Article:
Sally-Anne Etienne says consumers must be encouraged to engage in their own personal welfare
Insurance companies have a responsibility to our shareholders/members to transact economically viable business. Yet do they have a social responsibility? I believe they do, and we should be very proud of what we do. Sometimes it is easy to forget that our industry was called into existence to fulfil a social responsibility, namely to provide financial protection against perils beyond our control.
In the UK, recent data for the group and individual protection markets is encouraging. In 2012, employee death benefit premiums topped the £1bn mark for the first time, according to Swiss Re Group Watch 2013. In the same year, new sums assured for death benefit cover rose by almost 6% and for critical illness cover by 13%. New long-term disability income benefits in-force increased by 10%. Furthermore, the number of people enjoying peace of mind under group risk arrangements increased by 300,000. This is fantastic news at a time when the economic outlook is still a big concern.
Almost 8.4 million lives are insured under group death benefit arrangements and there are almost 2 million long-term disability income schemes. A further 339,000 people have critical illness cover under schemes facilitated or purchased by their employer.
On an insured basis alone, there are more than 10 million policies as well as a number of arrangements self-funded by employers.
More people are also taking up flexible voluntary arrangements. This highlights the fact that simple, well-presented propositions for 'people like me' engage staff and may influence peers to 'join the club'.
Trust in employers is relatively high and opportunities will continue to open up as technology offers more cost-effective propositions. In the insurance industry, we are well placed to embrace this flexibility to offer choices that match individual life stages.
The future could range from simple signposting, providing access to products, to flexible benefits, limited-term payment income protection cover and/or sharing the cost of cover with employees.
This flexibility might suit many business models, better reflecting a workplace where it is common to move from employer to employer and helping individuals to purchase some 'entry level' or portable cover.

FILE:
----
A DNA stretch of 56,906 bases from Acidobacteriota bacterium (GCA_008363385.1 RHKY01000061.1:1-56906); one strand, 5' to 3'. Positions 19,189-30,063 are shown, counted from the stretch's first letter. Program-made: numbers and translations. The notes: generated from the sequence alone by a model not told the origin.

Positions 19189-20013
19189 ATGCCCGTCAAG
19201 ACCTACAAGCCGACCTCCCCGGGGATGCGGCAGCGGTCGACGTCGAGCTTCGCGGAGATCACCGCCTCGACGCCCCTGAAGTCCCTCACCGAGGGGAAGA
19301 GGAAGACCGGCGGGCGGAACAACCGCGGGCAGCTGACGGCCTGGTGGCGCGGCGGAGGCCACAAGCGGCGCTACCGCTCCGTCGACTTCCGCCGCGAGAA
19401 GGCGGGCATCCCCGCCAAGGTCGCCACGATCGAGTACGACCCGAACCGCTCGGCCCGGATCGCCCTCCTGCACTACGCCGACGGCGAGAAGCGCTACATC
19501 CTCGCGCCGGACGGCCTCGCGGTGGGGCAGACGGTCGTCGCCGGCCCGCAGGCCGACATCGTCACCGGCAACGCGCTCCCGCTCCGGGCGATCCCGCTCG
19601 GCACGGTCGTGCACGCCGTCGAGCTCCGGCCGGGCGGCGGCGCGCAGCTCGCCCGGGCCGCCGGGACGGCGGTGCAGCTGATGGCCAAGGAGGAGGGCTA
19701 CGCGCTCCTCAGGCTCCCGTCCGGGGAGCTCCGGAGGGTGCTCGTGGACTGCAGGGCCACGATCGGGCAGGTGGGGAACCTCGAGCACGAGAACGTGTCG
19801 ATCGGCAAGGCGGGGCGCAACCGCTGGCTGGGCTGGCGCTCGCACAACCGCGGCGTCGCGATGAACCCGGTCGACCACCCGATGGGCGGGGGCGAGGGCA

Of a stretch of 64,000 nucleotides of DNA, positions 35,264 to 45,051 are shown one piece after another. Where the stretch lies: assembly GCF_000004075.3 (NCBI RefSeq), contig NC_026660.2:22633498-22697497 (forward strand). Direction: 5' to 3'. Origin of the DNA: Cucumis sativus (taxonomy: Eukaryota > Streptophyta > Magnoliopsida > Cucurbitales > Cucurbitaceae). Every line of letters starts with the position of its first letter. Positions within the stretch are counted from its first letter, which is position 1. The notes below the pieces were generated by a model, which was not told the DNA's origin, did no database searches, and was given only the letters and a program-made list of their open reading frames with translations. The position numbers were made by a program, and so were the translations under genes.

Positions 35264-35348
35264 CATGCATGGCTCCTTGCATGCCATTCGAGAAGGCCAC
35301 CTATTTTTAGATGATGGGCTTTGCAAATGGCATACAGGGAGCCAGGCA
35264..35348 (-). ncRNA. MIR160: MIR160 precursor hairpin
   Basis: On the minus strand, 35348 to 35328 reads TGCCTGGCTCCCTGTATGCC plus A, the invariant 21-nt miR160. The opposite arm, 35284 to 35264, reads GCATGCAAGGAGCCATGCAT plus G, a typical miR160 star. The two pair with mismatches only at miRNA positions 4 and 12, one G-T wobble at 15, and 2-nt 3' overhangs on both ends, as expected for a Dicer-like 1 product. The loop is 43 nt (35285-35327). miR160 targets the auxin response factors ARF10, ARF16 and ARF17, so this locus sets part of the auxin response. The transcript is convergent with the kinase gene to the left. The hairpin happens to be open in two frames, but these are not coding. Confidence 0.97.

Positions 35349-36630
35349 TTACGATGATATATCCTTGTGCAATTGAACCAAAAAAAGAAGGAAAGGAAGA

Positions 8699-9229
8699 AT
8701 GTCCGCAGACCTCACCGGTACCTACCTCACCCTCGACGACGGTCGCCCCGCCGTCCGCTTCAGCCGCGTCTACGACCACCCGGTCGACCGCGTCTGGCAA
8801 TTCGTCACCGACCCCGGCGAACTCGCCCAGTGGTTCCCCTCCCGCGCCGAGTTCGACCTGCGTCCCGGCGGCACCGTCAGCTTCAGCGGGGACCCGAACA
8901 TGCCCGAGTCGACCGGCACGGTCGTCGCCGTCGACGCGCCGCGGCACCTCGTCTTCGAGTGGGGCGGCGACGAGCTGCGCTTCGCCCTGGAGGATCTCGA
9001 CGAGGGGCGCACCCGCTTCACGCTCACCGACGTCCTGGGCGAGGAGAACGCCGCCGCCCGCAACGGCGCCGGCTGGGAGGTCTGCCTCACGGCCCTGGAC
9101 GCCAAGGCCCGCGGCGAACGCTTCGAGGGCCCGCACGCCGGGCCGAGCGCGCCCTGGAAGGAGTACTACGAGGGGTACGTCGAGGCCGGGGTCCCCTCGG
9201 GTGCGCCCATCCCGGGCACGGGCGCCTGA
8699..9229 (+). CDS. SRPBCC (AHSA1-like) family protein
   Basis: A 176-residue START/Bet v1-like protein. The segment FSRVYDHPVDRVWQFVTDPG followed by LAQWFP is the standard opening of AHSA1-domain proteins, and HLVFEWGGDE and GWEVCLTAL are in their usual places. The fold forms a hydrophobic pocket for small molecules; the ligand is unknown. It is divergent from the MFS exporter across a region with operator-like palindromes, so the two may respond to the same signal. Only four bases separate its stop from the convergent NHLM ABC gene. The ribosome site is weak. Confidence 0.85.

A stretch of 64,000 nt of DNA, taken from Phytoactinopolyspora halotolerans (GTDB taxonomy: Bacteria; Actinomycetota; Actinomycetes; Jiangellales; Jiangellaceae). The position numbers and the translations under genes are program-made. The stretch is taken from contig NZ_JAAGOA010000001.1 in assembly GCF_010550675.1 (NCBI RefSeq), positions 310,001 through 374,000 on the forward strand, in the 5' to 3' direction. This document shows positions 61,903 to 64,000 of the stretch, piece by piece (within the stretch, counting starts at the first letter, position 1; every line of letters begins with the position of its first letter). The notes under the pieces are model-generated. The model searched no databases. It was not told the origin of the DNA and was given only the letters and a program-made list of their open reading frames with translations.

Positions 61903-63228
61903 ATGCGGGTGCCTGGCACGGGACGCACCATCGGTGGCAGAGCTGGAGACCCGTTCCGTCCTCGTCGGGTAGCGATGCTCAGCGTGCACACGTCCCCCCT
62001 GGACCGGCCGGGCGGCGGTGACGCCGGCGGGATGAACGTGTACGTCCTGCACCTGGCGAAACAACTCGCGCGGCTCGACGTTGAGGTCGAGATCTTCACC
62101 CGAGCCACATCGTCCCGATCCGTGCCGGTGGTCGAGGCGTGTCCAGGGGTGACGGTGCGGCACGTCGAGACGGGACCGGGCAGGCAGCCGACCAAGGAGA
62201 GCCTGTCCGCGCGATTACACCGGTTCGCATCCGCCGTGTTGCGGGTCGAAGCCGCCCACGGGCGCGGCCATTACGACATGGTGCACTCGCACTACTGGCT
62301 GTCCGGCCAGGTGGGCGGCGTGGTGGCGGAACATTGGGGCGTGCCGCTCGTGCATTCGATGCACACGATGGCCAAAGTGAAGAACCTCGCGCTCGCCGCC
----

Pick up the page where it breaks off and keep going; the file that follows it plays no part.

Auto-enrolment might also grow the group life market, where entitlement to benefits is linked to pension scheme membership. We could see around half a million people enrolled into death benefit arrangements for the first time.
Considering the individual protection market, the balance between how much responsibility should be shared between the state and the individual has been one of the hot topics in the UK. Personal responsibility is not straightforward. For example, if we look at the issue of obesity, almost all of us are aware that as a nation we are getting fatter. We are also well aware of the need to lead healthier lives. But this does not necessarily translate into exercising more or eating less. Neither does it mean that we are behaving irresponsibly. It might simply mean that the motivation and incentive to actively do something is just not strong enough.
The individual protection market has not yet seen a large benefit from the greater awareness of personal responsibility - but it has not suffered drastically either. Swiss Re's Term & Health Watch 2013 report highlights that new market sales of individual policies have generally remained stable year on year - although in the early part of this century new sales peaked at around 50% higher than now. In 2012, income protection sales increased by 9% over 2011, driven by a move towards limited benefit payment policies, which accounted for 25% of new sales. This was a welcome, if modest, increase, reversing the negative trend of the past four years. But we can do much more to engage consumers - and what better time than now? As an industry, we have two options. We can continue to focus inwardly on the challenges and problems we face, such as meeting the demands of new regulators - there will always be regulatory requirements. Alternatively, we can generate interest and opportunity by emotionally engaging people, promoting the benefits of protection and what it means for 'someone like me'.
Respondents to our market surveys recognise the need to communicate more effectively with consumers, particularly those who are not engaging with the market through an adviser. Better-informed consumers can only be a good thing. Does our social responsibility extend that far? Small steps.
Sally-Anne Etienne is market head for Swiss Re's life and health business for UK and Ireland and her responsibilities include Swiss Re's annual Term & Health Watch and Group Watch